[This article was written for Gottesdienst, A Quarterly Journal of the Evangelical-Lutheran Liturgy. It will not be published there, so it is published here.]
Undoubtedly, most readers of this journal would regard me as a liturgical liberal. I do not believe that The Lutheran Hymnal (TLH), published in 1941, is above criticism. I do not hold that Lutheran Worship (LW) is unusable by confessional Lutherans. There is a fine Methodist hymnal in TLH, and LW has made liturgical chant possible even in the humblest of congregations.
My contrarian leanings go even further. I do not believe that simply because the three-year lectionary has its origin in reforms in the Roman Catholic Church it is therefore inferior to the so-called historic one-year lectionary. Such criticism employs the fallacy of guilt by association. There are many reasons to criticize the three-year lectionary. The most obvious one is that the readings from the Gospel According to St. Mark cannot sustain the second year. Nevertheless, the three-year lectionary in itself is not an impediment to evangelical preaching, as some would imply.
The edifying use of either TLH or LW depends on the confessional stance of the pastor. Give TLH to a pastor who uncritically leans towards American Protestantism and you can be sure that hymns by Wesley and Cowper are going to be used. In the hands of a confessional pastor it will be obvious that there are at least as many hymns by Luther in LW as in its predecessor. The Lutheran Hymnal has been praised beyond its virtues and Lutheran Worship denigrated despite its strengths.
A confessional pastor who is concerned with the edifying use of what has been given him can positively use either hymnal. He knows that the heart of Sunday worship is the liturgy of the Mass and acts accordingly.
The liturgy of the Mass is divided into two parts, the ordinary and the propers. The ordinary is there every Lord’s Day. It is the framework, let us say, into which the propers are placed. Since they are repeated every Sunday, even children can learn by heart the Kyrie, the Gloria in Excelsis, the Creed, the Sanctus, and the Agnus Dei. When to stand, sit, say “amen” or even make the sign of the cross are not secrets in a congregation where the ordinary is properly used.
The propers change from week to week, and include the Introit, Collect, Readings, and hymns. Regardless of the lectionary, one hopes to discern a common theme for each Sunday in these propers. No lectionary has descended from heaven and even Luther had complaints regarding the Epistle lesson of the historic lectionary (AE 53:23). Nevertheless, the Gospel reading governs the day and the hymns should be chosen accordingly.
The ordinary provides continuity, while the propers change from Sunday to Sunday. There is little need for a pastor to be liturgically creative and therefore little chance of confusing the congregation. Like a good shepherd, he leads the people to the still waters of the ordinary and the green grass of the propers.
The design of LW offers one advantage with respect to the Mass’s rhythm of continuity and change. Many congregations for the first time found the propers as they chanted the Introit from LW. The forepart of the hymnal was no longer relinquished to the pastor. In many instances where TLH was used, the pastor would simply speak the Introit before the congregation chanted the Gloria Patri. With LW, the congregation that chanted the Introit could now see where the pastor was getting the Collect and Readings for the day.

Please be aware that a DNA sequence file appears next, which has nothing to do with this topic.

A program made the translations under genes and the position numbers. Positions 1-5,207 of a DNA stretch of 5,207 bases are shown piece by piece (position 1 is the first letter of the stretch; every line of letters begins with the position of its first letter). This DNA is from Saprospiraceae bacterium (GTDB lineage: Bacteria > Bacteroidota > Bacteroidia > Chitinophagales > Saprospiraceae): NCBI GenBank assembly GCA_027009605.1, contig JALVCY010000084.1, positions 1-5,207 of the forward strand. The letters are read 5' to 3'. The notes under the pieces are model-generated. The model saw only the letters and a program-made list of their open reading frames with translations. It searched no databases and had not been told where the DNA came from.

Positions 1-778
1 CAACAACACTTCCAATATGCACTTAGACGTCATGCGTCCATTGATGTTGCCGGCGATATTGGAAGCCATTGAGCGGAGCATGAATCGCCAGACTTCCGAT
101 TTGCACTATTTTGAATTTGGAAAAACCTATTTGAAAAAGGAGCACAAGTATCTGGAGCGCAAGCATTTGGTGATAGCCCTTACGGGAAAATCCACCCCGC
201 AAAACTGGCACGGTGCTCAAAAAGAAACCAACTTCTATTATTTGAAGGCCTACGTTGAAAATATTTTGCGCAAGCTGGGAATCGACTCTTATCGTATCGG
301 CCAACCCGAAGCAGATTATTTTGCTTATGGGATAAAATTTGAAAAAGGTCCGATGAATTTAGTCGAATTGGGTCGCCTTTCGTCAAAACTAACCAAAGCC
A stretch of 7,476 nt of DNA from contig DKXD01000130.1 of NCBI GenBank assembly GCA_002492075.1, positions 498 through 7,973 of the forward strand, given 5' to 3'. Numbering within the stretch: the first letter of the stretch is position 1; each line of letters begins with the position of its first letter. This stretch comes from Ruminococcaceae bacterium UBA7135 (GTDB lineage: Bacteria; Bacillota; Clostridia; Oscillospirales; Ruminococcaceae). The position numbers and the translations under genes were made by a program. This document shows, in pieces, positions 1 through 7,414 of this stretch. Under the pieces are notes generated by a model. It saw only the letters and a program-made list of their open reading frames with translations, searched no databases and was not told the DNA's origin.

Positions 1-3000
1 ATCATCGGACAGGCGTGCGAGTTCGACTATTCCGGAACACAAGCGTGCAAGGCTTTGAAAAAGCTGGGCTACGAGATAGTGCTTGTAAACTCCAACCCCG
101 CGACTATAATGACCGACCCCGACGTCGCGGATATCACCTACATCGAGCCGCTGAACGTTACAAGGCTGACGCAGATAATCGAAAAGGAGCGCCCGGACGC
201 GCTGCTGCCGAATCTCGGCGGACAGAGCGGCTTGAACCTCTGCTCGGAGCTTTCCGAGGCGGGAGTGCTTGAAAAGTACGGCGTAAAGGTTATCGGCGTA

Lutheran Worship unfortunately produced one innovation in the liturgy that was not beneficial. It was the two-letter word “or.” For example, in the ordinary one could sing the “Gloria in Excelsis” “or” the tedious “This Is the Feast.” This innovation, more than any thing else, is what is liturgically detrimental about LW. By providing a number of alternatives within the Mass LW effectively banished the ordinary.
Soon pastors and congregations hankered for the fleshpots of innovation. Lutheran Worship fed the craving. Divine Service I could be used one Sunday and Divine Service II the next. For those congregations that desired to get closer to their Lutheran roots, there was Divine Service III, which allegedly “follows the tradition of Luther’s German Mass (1526)” (LW p. 197).
The banishment of the ordinary created a dependence on the worship bulletins. Even salutations could no longer be said or chanted from memory, but had to be printed. I visited one old congregation that no longer knew when to say “amen” at the end of the Collect. There the ordinary changed every Sunday, which is to say, there was no ordinary.
These innovations were practiced many times not by Church Growth enthusiast but by conservative pastors. Many pastors who are undoubtedly confessional in their preaching and teaching are far beyond liberal in their liturgics. One could even argue that among confessionals, liturgics has become a big tent that includes just about anything Church Growth enthusiasts desire.
After nearly eight years of committee meetings, polls, field testing, and retesting, the Lutheran Church—Missouri Synod has a new hymnal. Lutheran Service Book (LSB) is a handsomely bound hymnal with easy-to-read cream color pages. Decisions have been made, reconsidered, and revised. Old hymns have been restored, new hymns have been published. It is doubtful that the LCMS has ever had a hymnal that received as much pre-publication scrutiny as LSB.
The error of LW, however, has not only been repeated in LSB, but augmented. The use of “or” remains. In addition, there are not just four Divine Services, as in LW, but five. Congregations need not use any of these services. Another LSB resource called Lutheran Service Builder gives the busy pastor even more reason to spend time at his computer, mixing and matching parts of the service and generally being liturgically creative.